The Centaur was a big deal in 1963. The novel, which dealt with classical mythology on the surface of an otherwise realistic narrative, earned John Updike the National Book Award. His third novel (following The Poorhouse Fair and Rabbit, Run) turns 60 this year, and the American Literature Association panel on “The Centaur at Sixty: Updike’s Ulysses” will be reprised with a slightly different cast at the 7th Biennial John Updike Society Conference in Tucson this coming September.
As Stacy Olster noted in The Cambridge Companion to John Updike, “Updike’s willingness to assign tremendous significance to his childhood home reaches a crescendo in The Centaur, a powerful attempt to mythologize the artist’s early portrait by returning, as James Joyce did in A Portrait of the Artist as a Young Man (1916) and Ulysses (1922), to ancient Greek stories.”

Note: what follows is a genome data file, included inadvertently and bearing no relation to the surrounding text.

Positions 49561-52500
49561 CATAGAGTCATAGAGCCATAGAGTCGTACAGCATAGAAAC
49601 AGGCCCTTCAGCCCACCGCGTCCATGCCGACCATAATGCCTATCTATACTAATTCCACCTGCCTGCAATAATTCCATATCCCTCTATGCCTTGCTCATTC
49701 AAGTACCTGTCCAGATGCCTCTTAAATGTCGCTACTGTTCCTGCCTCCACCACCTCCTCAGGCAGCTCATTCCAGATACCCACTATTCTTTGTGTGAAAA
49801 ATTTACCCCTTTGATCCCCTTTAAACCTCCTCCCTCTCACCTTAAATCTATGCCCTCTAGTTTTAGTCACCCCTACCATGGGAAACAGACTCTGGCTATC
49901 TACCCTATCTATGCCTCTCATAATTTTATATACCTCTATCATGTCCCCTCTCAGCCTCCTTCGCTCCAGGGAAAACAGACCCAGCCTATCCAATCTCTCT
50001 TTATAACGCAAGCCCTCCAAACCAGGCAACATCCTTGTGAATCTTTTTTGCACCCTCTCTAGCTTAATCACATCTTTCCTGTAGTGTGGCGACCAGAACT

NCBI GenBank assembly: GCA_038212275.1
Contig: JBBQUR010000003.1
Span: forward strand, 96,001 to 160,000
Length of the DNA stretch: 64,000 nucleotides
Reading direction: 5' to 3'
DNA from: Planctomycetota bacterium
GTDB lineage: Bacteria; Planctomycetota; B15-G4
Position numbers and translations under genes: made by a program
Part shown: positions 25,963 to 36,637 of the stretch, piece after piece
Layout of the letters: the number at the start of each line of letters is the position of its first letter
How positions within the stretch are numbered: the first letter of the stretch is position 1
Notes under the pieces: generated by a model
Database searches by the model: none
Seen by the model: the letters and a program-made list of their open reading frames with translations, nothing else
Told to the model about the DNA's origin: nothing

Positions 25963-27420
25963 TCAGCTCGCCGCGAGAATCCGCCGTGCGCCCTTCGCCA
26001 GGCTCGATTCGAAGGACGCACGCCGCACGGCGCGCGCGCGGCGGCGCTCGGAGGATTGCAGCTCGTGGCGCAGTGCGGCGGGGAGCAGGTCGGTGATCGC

Updike had told Charlie Reilly in 1986, “For The Centaur, I had Ulysses in my head at all times.” Eight years earlier Updike had remarked that “the book had its origins in a little children’s book of Greek mythology which my ex-wife had as a girl and which I was just reading around in. Somewhere in it, I came across this variant, this footnote almost, to the Centaur myth. . . . And I thought, well, this is an unusual myth, especially in the sense that so few Greek myths involve the idea of sacrificing or laying down one’s life for another. . . . So, I began with the myth, and then my own father very naturally attached himself to it because he sort of loomed as a centaur in my own life at that time. The novel really took off with the myth, and for that reason the myth is really in the foreground of the novel, not in the background as in Ulysses.”
The ALA conference panel in Boston featured (l to r) Peter Bailey, Jim Plath, David Updike, and Olga Karasik-Updike. David brought his mother’s first edition of The Centaur, which had inside it a telegram of praise from one of the Soviet Union’s most famous writers—a note that Karasik-Updike read and contextualized for the audience.